On top of that, a trained soldier knows and understands the principles of fire-and-movement, camouflage and concealment, covering arcs of fire, enfilades and defilades, dead ground, splash-points, first-catches, leading a target, suppressive fire ... I can go on and on all day.

Then comes the weapon itself; would a child know how to safely carry out the immediate action drills if his/herweapon has an obstruction in the body? If a round is not fired, does he/she know why? What the differences is between a hard-struck and a soft-struck round, and what the implications of either are? Which part of the weapon needs the oil, and which bits need the graphite powder? I daresay, no.

In an afternoon, you can teach a child to probably load and fire a weapon. Against a well-trained soldier, depending on the circumstances, for the kid to win he/she would probably want to make that first shot the kill shot. Otherwise, it's light's out. So, that portion of your assertation is not born out with reality.

Your comments regarding AP mines and cluster-bomb munitions is indeed a valid one, but thankfully you counterweighed that with how unpleasant it was for civilians back in medieval times. I will add, however, that at least there are now international laws prohibiting the use of certain weapons (even though not everyone is a signatory of them), there are international courts to prosecute persecutors of war crimes such as genocide and deliberate targeting of civilians, prisoners of war have rights, and medical personnel, vehicles or installations (whether from NGOs like Red Cross/Crescent/Star, Doctors Without Borders, or even uniformed medics) are doctrinally not mean to be targeted or impeded. I'm not proposing that the world is perfect, and that everyone obeys those rules, or even that everyone who does breach those rules are tried and punished, but it is probably a damn sight better than what it was like even 100 years ago.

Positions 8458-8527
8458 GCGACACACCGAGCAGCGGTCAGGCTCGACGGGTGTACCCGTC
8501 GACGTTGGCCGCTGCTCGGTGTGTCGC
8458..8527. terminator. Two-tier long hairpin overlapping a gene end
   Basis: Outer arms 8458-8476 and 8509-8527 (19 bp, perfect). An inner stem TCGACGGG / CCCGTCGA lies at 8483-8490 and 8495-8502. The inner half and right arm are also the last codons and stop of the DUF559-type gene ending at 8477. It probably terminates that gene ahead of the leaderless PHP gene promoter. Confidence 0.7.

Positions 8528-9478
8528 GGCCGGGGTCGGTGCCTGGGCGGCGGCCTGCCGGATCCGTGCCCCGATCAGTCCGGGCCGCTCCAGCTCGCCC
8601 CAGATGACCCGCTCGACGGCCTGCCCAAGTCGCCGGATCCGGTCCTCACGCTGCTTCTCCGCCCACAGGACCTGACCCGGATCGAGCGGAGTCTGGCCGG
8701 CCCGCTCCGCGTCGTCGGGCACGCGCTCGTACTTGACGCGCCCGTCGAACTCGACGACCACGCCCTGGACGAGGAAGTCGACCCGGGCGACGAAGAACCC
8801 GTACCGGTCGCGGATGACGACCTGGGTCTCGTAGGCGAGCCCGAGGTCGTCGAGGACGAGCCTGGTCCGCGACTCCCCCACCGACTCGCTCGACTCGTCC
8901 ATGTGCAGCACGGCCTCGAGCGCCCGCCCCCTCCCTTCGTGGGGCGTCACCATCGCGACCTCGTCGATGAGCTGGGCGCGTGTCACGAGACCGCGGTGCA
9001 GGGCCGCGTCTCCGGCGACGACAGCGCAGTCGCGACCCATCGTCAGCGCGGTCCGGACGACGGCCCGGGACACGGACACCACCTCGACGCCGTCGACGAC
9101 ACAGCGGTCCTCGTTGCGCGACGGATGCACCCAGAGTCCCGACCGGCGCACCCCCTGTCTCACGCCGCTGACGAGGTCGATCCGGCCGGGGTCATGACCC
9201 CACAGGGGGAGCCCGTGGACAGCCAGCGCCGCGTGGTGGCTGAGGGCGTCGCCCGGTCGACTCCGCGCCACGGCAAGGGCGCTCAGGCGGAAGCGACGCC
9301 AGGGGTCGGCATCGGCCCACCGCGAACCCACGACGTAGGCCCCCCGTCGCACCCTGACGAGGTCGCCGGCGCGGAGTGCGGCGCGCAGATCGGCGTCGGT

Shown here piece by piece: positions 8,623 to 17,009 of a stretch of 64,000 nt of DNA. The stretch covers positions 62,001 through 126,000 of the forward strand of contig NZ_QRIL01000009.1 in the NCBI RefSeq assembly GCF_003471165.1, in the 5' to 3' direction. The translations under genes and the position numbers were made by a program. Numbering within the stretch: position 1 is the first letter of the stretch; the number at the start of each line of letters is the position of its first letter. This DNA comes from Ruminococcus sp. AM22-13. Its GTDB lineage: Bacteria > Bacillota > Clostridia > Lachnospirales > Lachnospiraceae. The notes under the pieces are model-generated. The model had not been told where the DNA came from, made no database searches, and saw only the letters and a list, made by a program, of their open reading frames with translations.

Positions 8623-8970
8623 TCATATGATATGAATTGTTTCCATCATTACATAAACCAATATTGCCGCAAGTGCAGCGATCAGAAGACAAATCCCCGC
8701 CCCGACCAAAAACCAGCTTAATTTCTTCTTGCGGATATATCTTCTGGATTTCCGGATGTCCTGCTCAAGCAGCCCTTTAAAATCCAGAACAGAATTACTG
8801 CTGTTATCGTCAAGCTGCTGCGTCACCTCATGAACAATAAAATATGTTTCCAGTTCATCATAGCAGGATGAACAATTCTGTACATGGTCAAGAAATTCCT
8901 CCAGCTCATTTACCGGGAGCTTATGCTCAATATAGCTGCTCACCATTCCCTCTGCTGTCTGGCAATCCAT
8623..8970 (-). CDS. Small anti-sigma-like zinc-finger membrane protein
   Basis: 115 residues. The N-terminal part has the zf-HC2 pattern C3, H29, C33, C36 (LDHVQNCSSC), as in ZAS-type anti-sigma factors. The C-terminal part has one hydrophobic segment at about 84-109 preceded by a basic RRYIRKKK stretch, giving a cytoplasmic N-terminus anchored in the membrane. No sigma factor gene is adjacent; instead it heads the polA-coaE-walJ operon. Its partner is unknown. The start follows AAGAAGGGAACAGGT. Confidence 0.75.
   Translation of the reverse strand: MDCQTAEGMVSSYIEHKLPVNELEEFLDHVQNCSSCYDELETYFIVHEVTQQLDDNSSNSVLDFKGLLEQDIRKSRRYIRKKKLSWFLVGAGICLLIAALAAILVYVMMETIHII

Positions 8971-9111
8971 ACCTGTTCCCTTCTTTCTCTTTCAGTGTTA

I apologise if this post has steered this conversation off track, so please allow me to steer it back ON track!

A child with an AK-47 these days is dangerous. Probably in the same way that a child with a dagger back in the old days is dangerous too. In fact, it is very dangerous that any kid should hold a weapon without proper training and, of course, respect for the weapon that are in their hands. Is a child as effective in either context? Not as much as someone with training and responsibility - and those without either don't tend to last very long in the company of an opponent who is moreso.

So, in conclusion, regardless whether a soldier has a sword and shield, or an F-88S Austeyr with an M203 GLA fitted, their skill and proficiency with the operation and employment of those weapons determine their effectiveness on the battlefield, whether that battlefield is Agincourt or Oruzgan Province.

Thank you.

Geoffrey: You fool! As if it matters how a man falls down!

Richard: When the fallís all thatís left, it matters a great deal.
View user's profile Send private message MSN Messenger
Nat Lamb




Location: Melbourne, Australia
Joined: 15 Jan 2009
Likes: 1 page

Posts: 385

PostPosted: Wed 17 Jun, 2009 7:18 am    Post subject:         Reply with quote

I have to (mostly) concur with Ryan, the idea that "guns have taken the skill and honor out of warfare" is pretty wide of the mark.
My only real disagreements with Ryan's post are that the "Quest to become the greatest warrior" did exist, but was not a personal one, but rather one dictated by birth, if you were born into a certain class (in certain time periods), there was a great deal of presure to be able to best oponents on the field of battle, but that the majority of armies were made up of pretty minimally trained levies, professional soldiers dont really come on to the scene till the "middle ages" have well and truly passed. My other quibble (and it is a 3rd decimal point kind) is that imo the diference in skill between a kid with an AK and a trained soldier isn't really their "skill at arms" (not saying you arent a better shot, just that it isn't where the impressive diference lies), it is in the seccondarry skills that alow a soldier to utilise that skill in a tactical and sttrategic maner. Quite frankly, it is the "profesionality" of soldiers (my only experience is with the Australian Army and Navy, so I will be clear that I am only talking about them, though I can't imagine the Airforce are slack in this regard) that impresses me, and the mindset of a good soldier seems more like that of a good lighting technician than a martial artist (thats a compliment btw), maintaining their own equipment, monitoring their own wellbeing as an important part of a unit, avoiding "steyer eye", navigating, monitoring ammo etc. Its a bit like the Roman Legionary, he wasn't that much better a "fighter" than his barbarian oposite number, but he also new how to do his part in making or breaking camp, keeping the latrines usable, maintaining defences etc.
Hope this made sense, it is laer than I realised.
View user's profile Send private message
Ryan J. Kadwell